Child-care quality and fee structure: Effects on labor supply and leisure composition
This paper studies the effects of public child-care subsidies on parental time allocation. We develop a model where parents are allowed to utilize subsidized care during both working and leisure hours. The model distinguishes between subsidies to child-care quality and to fees. Three types of fees are considered: flat, based on time spent in care, and based on parental income. We show that parental time allocation depends on whether quality or fees are subsidized, and also that fee subsidies have di erent e ects depending on the fee structure. We further show that even if a subsidy increases the use of public care, the effect on labor supply may be unclear due to the possibility of using child care also when not working.
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"The Political Economy of Subsidized Day Care,"
93-30, Michigan - Center for Research on Economic & Social Theory.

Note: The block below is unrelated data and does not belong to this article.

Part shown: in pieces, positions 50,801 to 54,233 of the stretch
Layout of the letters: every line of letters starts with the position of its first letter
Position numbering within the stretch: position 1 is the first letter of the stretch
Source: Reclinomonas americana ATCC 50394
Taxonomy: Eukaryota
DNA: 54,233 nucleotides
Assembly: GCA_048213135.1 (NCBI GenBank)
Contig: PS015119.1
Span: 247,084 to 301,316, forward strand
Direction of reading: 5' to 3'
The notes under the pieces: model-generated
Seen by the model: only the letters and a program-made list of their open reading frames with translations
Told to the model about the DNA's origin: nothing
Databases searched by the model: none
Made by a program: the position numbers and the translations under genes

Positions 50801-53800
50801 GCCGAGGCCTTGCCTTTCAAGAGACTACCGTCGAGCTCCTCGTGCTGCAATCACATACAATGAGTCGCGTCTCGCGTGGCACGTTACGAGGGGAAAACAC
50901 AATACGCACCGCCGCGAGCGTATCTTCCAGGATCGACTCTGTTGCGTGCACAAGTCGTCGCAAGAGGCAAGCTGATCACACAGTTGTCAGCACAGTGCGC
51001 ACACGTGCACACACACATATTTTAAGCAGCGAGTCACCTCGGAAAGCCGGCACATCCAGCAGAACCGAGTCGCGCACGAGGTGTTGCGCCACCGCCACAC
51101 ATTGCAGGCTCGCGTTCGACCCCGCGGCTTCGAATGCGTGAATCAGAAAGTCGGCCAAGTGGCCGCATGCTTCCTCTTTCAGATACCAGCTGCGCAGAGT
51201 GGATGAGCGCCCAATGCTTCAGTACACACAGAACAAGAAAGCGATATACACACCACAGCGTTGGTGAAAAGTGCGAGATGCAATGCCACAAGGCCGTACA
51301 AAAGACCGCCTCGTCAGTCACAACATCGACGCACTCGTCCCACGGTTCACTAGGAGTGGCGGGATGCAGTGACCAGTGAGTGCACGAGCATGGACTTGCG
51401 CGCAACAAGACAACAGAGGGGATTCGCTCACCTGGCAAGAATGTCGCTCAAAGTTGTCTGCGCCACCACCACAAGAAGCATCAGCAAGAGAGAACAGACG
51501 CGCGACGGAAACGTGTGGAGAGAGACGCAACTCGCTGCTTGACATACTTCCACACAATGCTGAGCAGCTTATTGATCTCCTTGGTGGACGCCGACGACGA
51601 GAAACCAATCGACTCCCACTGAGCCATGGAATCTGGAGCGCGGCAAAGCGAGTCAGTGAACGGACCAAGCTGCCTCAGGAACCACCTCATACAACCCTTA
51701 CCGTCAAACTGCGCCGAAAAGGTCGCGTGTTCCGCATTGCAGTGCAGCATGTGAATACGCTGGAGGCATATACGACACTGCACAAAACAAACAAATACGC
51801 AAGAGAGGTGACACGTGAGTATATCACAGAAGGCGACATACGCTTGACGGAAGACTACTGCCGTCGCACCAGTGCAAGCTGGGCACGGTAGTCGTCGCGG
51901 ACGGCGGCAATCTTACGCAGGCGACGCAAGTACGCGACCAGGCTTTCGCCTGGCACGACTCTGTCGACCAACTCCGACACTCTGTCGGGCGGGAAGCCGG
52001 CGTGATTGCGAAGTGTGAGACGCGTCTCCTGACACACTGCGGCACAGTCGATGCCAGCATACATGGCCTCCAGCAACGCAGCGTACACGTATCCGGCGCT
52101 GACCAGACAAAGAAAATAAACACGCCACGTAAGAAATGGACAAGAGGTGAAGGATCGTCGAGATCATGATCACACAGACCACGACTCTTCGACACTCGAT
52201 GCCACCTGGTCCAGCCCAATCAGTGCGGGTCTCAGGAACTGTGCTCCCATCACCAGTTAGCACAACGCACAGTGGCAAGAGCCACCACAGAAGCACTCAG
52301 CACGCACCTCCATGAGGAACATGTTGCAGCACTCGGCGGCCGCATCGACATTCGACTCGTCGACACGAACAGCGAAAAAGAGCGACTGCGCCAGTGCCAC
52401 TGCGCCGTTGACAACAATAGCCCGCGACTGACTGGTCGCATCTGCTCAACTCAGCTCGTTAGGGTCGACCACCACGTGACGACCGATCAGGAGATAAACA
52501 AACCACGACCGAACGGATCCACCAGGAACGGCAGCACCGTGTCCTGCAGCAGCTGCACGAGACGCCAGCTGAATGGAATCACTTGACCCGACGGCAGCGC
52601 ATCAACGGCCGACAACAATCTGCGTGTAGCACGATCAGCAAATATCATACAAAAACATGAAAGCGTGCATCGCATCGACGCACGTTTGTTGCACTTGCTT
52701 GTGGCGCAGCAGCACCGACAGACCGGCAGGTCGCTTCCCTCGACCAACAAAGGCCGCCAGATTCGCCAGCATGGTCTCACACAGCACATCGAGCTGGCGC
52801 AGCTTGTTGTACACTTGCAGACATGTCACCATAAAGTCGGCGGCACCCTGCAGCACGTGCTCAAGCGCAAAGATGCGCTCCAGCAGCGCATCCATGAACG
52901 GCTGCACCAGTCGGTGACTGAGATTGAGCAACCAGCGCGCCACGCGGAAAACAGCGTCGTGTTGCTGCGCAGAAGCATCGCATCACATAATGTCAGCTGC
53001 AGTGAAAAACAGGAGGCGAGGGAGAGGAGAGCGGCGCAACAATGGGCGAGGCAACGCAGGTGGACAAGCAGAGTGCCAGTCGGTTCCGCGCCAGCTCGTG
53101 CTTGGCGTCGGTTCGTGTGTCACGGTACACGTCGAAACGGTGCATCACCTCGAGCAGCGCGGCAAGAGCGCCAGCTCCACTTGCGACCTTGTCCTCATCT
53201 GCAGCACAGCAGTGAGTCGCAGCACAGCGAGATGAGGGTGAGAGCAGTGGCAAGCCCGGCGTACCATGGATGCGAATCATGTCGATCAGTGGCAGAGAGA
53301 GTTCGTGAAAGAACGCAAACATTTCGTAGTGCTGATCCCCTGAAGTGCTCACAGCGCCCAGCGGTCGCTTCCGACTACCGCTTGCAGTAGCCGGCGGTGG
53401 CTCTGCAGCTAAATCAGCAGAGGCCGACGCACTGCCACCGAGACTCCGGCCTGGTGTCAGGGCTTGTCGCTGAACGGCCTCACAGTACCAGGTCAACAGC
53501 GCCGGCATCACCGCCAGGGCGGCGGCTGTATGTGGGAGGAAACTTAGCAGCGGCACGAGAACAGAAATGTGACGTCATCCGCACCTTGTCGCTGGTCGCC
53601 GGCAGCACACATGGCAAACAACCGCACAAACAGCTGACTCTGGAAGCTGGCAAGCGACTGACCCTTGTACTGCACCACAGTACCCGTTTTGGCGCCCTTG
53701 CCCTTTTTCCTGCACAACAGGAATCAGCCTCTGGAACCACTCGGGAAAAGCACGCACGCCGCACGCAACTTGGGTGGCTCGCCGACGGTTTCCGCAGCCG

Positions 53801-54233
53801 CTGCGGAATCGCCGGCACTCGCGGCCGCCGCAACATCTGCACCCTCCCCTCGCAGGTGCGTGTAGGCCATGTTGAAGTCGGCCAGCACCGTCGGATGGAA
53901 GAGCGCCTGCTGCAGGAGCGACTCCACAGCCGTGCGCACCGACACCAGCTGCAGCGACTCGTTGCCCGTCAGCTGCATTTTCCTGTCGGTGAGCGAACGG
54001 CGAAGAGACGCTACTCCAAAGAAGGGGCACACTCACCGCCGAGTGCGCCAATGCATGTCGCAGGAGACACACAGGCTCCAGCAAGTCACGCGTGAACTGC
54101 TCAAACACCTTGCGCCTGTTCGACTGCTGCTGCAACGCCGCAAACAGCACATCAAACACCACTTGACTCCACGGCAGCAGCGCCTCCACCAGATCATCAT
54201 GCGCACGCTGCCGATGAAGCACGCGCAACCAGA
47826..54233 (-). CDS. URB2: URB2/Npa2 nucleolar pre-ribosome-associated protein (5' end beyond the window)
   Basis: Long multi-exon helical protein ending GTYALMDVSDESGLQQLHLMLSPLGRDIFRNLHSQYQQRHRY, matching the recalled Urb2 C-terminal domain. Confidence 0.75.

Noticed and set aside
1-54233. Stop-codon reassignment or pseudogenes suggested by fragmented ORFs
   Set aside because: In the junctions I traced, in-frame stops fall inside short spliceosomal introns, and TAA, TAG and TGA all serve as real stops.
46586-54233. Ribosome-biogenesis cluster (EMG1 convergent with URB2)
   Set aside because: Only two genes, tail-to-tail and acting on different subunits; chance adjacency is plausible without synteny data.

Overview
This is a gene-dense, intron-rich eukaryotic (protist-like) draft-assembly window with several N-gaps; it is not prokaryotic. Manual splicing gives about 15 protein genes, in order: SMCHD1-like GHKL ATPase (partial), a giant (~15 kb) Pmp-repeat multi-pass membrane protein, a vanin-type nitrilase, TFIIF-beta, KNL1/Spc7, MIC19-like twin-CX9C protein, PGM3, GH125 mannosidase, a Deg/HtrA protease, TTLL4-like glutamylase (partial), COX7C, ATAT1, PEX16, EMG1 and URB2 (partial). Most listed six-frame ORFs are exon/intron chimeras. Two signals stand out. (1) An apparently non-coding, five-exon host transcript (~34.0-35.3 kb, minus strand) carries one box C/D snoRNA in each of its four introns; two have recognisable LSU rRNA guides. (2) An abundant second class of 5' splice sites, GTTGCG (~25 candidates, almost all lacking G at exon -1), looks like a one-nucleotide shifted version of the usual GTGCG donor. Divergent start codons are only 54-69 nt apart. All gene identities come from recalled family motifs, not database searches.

- Bergstrom, T. & Blomqust, S., 1993. "The Political Econmomy of Subsidized Day Care," Papers 1993-15, Uppsala - Working Paper Series.
- Theodore C. Bergstrom & S�ren Blomquist, . "The Political Economy of Subsidized Day Care," ELSE working papers 015, ESRC Centre on Economics Learning and Social Evolution.
- M. D. R. Evans & Jonathan Kelley, 2002. "Attitudes towards Childcare in Australia," Australian Economic Review, The University of Melbourne, Melbourne Institute of Applied Economic and Social Research, vol. 35(2), pages 188-196.
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7806, National Bureau of Economic Research, Inc.
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"Wages for Women and Publicly Financed Day Care,"
1995-23, Uppsala - Working Paper Series.
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